proof in the pudding- black girl with Hands on face smiling

Homeschooling: Is the Proof Really in the Pudding?

By Lynna Sutherland

The other day, I was talking with a group of new homeschoolers. One mom mentioned that her family was somewhat skeptical about whether or not homeschooling was a good idea. I wanted to help her to have confidence in her choice, despite the doubts of others. However, she said that she wasn’t bothered. “After all,” she said “the proof is in the pudding.” I know what she means. She means that she doesn’t have to convince anyone with words and arguments, because the results will speak for themselves. In one sense, this this a healthy way to think. Actions speak louder than words, right? But if we’re not careful, this mindset can actually lead to a pretty serious case of homeschool burnout. Here’s why.

How Do You Measure Success?

Homeschooling is an excellent way to educate our children. But homeschooling is about a lot more than academics. It’s about the growth of a whole person. So much of what we do in the homeschool can’t be measured on a test or evaluated in a verbal quiz of what our kids know. The danger in depending on the “pudding” to prove that we’ve made the right choice with our children’s education is that it threatens to drive what we do in our homeschool. Thirty minutes spent talking about the importance of integrity won’t produce the same outwardly impressive results as thirty minutes memorizing multiplication facts or all the presidents in order from Washington. But which one has more life-long value? Plus, your doubters and detractors may have very different ways of measuring success. Many families homeschool because they have something better in mind than chasing after high-ranking test scores, high-pressure colleges, and high-dollar careers. But if we’re desperate to prove ourselves to those who don’t have a homeschool mindset, we might find ourselves right back in that mode!

What if the Pudding Is a Mess?

I often hear folks defending the homeschool movement by pointing out the fact that homeschoolers consistently score higher on standardized tests. On the average, this is true. And homeschooling is an wonderful way to provide a thorough and rich education.

But not all homeschoolers excel academically. Homeschool families have struggling learners just like other families. In fact, homeschooling can be a wonderful blessing for a student who needs the flexibility to move at a slower pace and receive individualized instruction and attention.

If you tell yourself that outstanding progress proves you made the right choice, does that mean that less-than-impressive progress means that you made the wrong choice? It’s challenging enough to seek to support a struggling learner without being crushed under the burden of believing that his performance is your evaluation.


The most toxic part of planning to win over your supporters with amazing homeschool results is that it can create a wedge between your family and other families who have made different educational choices. Believe it or not, this is one of the primary sources of “mom competition.” If your homeschool outcomes are going to validate your decision, then your results have to be better than those who made other choices. They have to be better by a statistically significant margin. You will find yourself constantly glancing to the right and to the left. Your stomach will flip when your public-school-educated nephew wins the spelling bee. You’ll stay awake at night thinking about the next-door neighbor who was named top athlete at her private school and now has an impressive scholarship. Your job as a homeschool mom—or, actually, as a mom in general—is to help your child cultivate his gifts to the glory of God. But being his best doesn’t necessarily mean being the best.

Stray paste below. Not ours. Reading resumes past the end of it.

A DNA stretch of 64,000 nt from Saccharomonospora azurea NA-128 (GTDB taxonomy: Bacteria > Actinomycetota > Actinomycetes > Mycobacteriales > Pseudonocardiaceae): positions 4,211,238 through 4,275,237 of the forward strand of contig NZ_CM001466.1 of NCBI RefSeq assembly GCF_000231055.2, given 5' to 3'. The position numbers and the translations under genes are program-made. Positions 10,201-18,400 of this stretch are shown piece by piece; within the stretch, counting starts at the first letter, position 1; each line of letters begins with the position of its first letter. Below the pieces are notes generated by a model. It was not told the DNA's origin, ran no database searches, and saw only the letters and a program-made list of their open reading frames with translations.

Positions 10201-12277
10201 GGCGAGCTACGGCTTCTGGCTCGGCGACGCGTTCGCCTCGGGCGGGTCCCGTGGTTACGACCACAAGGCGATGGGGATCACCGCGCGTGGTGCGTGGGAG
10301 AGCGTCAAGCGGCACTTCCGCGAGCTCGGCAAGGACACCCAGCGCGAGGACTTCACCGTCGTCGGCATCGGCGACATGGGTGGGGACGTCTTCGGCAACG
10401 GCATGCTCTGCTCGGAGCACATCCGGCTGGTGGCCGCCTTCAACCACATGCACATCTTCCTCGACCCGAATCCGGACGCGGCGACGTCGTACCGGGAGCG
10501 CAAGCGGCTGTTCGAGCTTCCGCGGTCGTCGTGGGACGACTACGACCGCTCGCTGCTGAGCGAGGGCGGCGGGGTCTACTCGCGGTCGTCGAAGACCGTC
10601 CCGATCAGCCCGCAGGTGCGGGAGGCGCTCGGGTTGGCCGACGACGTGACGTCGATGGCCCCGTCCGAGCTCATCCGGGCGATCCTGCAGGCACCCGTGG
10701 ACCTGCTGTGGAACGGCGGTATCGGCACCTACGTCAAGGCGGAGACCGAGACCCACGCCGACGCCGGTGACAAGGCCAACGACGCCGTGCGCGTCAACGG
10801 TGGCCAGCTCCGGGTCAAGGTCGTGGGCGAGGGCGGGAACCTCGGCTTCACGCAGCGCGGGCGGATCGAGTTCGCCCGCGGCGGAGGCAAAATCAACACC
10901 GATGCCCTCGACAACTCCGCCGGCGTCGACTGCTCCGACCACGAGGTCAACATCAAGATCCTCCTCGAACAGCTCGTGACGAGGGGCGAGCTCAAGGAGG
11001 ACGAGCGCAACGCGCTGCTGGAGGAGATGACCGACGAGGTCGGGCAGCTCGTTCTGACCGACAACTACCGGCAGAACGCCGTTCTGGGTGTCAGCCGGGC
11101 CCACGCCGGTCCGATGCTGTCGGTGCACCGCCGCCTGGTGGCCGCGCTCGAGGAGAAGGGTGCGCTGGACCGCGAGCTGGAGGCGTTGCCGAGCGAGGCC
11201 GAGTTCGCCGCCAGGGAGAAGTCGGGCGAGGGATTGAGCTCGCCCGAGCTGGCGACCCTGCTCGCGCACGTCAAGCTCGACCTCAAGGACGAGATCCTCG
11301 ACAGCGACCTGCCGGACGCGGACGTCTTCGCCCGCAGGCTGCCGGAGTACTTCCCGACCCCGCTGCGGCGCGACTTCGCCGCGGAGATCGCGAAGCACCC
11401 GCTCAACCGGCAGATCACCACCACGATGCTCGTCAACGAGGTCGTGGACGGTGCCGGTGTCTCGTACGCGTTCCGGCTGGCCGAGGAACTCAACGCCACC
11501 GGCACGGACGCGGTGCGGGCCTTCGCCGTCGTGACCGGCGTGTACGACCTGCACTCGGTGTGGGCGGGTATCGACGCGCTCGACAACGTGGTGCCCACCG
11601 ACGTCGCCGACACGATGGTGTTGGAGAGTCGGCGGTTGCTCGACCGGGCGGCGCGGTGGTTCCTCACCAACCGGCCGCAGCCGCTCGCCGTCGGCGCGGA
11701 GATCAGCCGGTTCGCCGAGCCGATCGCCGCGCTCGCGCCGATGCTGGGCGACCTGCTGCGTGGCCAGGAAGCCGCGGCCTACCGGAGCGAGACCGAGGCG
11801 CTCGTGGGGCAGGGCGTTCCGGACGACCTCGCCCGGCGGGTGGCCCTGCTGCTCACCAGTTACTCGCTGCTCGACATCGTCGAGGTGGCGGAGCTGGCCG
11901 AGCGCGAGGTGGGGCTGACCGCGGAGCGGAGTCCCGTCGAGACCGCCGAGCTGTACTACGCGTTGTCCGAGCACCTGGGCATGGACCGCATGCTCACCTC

What Really Matters

Remember, man looks on the outside, but the Lord looks on the heart. On the last day, He’s the only one you’ll answer to for the choices you made and the methods you used. Sure, we’re to be a light on a hill. We’re to be known for our love. But whether others are convinced by that light and love is beyond our control. Don’t put your hope in man’s opinion. Seek first His Kingdom and His righteousness and all these things will be added to you! Believing that “The Proof is in the Pudding” is one of five myths that could be sabotaging your homeschool. You can read about the other four in my free eBooklet available here! Author’s Note: Attentive readers will notice that literary license was taken with the phrase “proof is in the pudding.” The original phrase, though certainly more accurate, made for very long, non-SEO-friendly titles that sounded odd to our ear: “Is the proof of the eating really in the pudding?” or, “Is the eating of the pudding really in the proof?” Or, rather, “Is the proof really in the eating of the pudding?” Thus, we opted for the shortened, modern version of the idiom.  

Like This Post?

Never miss another!

Subscribe now!

Recent Posts